Deborah Gyapong, Canadian Catholic News

Deborah Gyapong, Canadian Catholic News

Deborah Waters Gyapong has been a journalist and novelist for more than 20 years. She has worked in print, radio and television, including 12 years as a producer for CBC TV's news and current affairs programming. She currently covers religion and politics primarily for Catholic and Evangelical newspapers.

OTTAWA - Conservative MP Joy Smith expressed shock the NDP's playing of partisan politics has prevented debate on anti-trafficking Bill C-310 and delayed the bill from going immediately to the Senate.

Smith had expected the NDP would support her bill as it had at every previous stage. Bill C-310 had unanimously passed through the Justice Committee with no recommendations.

"I am absolutely stunned by this," said Smith. "Bill C-310 will strengthen Canada's efforts to combat human trafficking and this should not be a partisan matter. I have worked so hard to secure the support of all parties and have appreciated the support of all MPs for this bill up until today."

OTTAWA - The 2012 federal budget is not as draconian as pre-budget speculation led Canadians to expect, though pro-family and anti-poverty groups still found aspects of it disappointing.

The Conservative government of Stephen Harper delivered its first majority budget March 29 without the “hidden agenda” its critics have long said was forthcoming. Instead, it focused on jobs, growth and prosperity. The Conservatives did not cut government spending in absolute terms, only reined in the rate of growth of government spending to reduce the deficit gradually until achieving a balanced budget in 2015-2016.

OTTAWA - Quebec’s Catholic bishops and the Catholic Organization for Life and Family (COLF) have expressed opposition to a Quebec committee’s recommendation to allow euthanasia under limited circumstances.

“While we are pleased that members of the commission recommend greater access to palliative care for all people, we disagree with the recommendations to change laws to recognize physician-assisted dying as appropriate end-of-life care,” the Assembly of Catholic Bishops of Quebec said in a statement. “Changing the terms ‘assisted suicide’ and ‘euthanasia’ to ‘physician-assisted dying’ does not change reality.”

OTTAWA - The Canadian Conference of Catholic Bishops (CCCB) has launched a new “Life and Family” page at the web site that promotes a multi-year initiative for rebuilding a culture of life and family and promoting the new evangelization.

The information is meant as a resource for dioceses, lay movements and associations to help them participate in the initiative, which has been underway since January.

The vision proposes strengthening the family as “the domestic church” and making it a vehicle for evangelizing not only its members but the wider society.

OTTAWA - Living with Dignity (LWD), a network of anti-euthanasia groups in Quebec, has condemned the province’s Select Committee on Dying with Dignity report’s support for euthanasia as “dangerous” and a “profound act of political betrayal.”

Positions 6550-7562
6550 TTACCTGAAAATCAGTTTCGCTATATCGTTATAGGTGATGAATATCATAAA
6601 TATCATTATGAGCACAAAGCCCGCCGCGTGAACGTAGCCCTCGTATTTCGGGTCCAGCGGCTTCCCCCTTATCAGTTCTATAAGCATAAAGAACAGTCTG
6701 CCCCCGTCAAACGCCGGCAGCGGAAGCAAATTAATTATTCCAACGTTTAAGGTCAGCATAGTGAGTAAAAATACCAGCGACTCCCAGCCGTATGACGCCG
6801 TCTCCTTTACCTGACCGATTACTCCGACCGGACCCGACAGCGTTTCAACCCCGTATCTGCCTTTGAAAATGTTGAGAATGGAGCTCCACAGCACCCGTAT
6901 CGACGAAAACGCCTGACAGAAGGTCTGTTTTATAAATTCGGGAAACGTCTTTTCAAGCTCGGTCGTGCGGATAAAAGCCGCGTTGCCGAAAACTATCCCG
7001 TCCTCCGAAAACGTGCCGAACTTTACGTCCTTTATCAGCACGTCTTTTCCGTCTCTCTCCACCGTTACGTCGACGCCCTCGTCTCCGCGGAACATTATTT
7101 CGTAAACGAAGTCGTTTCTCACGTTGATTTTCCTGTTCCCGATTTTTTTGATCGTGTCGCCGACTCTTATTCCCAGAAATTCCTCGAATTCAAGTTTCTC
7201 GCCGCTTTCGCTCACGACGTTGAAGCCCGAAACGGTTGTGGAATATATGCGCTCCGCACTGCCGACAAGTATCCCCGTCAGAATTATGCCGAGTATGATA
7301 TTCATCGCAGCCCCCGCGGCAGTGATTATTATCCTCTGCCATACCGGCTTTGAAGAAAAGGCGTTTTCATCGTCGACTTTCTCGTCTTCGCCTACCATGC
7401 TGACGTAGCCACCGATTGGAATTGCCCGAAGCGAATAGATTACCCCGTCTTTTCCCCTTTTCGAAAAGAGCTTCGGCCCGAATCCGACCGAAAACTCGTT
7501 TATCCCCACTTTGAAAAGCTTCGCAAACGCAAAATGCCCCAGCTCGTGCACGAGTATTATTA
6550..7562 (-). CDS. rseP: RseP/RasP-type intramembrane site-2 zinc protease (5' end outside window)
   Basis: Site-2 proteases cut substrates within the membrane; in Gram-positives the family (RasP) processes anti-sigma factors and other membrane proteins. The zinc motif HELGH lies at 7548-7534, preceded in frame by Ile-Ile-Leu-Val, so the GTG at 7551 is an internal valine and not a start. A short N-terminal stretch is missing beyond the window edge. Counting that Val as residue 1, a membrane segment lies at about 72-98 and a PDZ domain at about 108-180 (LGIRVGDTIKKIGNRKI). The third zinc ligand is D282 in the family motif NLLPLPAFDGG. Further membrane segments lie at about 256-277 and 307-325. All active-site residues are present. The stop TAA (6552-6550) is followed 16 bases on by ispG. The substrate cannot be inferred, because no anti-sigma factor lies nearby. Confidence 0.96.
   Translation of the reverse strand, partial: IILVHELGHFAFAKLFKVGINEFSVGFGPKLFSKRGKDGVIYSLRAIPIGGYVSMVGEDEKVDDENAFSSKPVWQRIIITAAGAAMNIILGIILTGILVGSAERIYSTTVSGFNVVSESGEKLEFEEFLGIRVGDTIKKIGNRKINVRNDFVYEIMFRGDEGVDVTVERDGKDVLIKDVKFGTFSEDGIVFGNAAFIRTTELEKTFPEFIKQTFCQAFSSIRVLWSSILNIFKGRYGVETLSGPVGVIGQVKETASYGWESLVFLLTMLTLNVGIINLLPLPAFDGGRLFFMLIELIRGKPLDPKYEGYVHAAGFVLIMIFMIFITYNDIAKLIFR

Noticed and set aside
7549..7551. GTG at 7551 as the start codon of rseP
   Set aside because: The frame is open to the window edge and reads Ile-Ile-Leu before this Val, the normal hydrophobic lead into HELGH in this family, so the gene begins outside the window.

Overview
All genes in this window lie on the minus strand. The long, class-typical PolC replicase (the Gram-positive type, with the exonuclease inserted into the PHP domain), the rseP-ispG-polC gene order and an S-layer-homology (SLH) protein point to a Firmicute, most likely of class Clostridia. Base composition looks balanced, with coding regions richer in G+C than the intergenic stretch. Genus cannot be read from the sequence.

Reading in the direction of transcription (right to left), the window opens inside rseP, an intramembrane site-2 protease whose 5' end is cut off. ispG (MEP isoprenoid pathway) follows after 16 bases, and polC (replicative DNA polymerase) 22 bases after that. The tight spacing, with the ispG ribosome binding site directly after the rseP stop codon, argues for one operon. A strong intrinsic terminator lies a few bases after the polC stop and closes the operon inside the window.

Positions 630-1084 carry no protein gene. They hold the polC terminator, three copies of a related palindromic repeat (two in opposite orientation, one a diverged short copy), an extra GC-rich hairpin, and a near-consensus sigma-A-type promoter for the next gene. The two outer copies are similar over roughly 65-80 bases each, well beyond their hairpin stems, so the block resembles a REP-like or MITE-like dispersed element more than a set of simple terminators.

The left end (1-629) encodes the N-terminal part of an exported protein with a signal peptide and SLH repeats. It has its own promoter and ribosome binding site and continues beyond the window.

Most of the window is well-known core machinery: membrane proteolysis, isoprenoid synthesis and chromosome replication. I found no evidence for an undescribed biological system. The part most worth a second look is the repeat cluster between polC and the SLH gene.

After holding consultations across the province last year, on Mar. 22 the committee recommended the legalization of euthanasia for people experiencing constant, unbearable physical or psychological suffering.

OTTAWA - Unplug from the Internet, take out those ear buds, take some time to be still, rediscover the love of God — and make prayer time and stillness a habit if you want to effectively share the Good News with young people.

That was the message delivered to 300 Catholic youth ministry leaders from across Canada recently at the Canadian Catholic Youth Ministry Network conference on the theme: “Be still and know that I am God” (Psalm 46:10).

OTTAWA - The Canadian government has recognized two outstanding defenders of religious freedom and human rights when awards were granted to the assassinated Pakistani Minister Shahbaz Bhatti and Argentinian anti-trafficking activist Susana Trimarco.

Foreign Affairs Minister John Baird presented the awards at the 2012 John Diefenbaker Defender of Human Rights Award ceremony Mar. 14 at the former Ottawa City Hall.

OTTAWA - The same week a student group came under fire for distributing condoms on the Saint Paul University (SPU) campus, a pro-life group hosted a panel on the benefits of natural family planning (NFP), revealing the contrasts between artificial and natural means of preventing pregnancy.

SPU administrators ordered the student group to stop leaving a bowl of condoms for free pickup by students. That prompted a student to write an open letter, backed by 100 others, that led to stories by the news media.

A bill to enable Canada to prosecute human-trafficking involving Canadian citizens or permanent residents overseas received unanimous approval March 15 by the Parliamentary Justice Committee.

Justice Committee members heard witnesses from anti-human trafficking groups, including a survivor of trafficking into the sex trade, speak in favor of MP Joy Smith’s Bill C-310 An Act to amend the Criminal Code (trafficking of persons). In a rare consensus across party lines, MPs went through the Bill line by line before adopting it and sending it back to the House of Commons for third reading debate.

OTTAWA - A year after Quebec priest Fr. Raymond Gravel filed a $500,000 defamation lawsuit against LifeSiteNews (LSN), the online pro-life news service has filed a defence that argues the lawsuit is an attack on press freedom.

On its website, LSN wrote it is “now free to present many of the disturbing details about what we will argue is an abusive and politically-motivated lawsuit that amounts to an extreme attack on freedom of the press and freedom of speech.”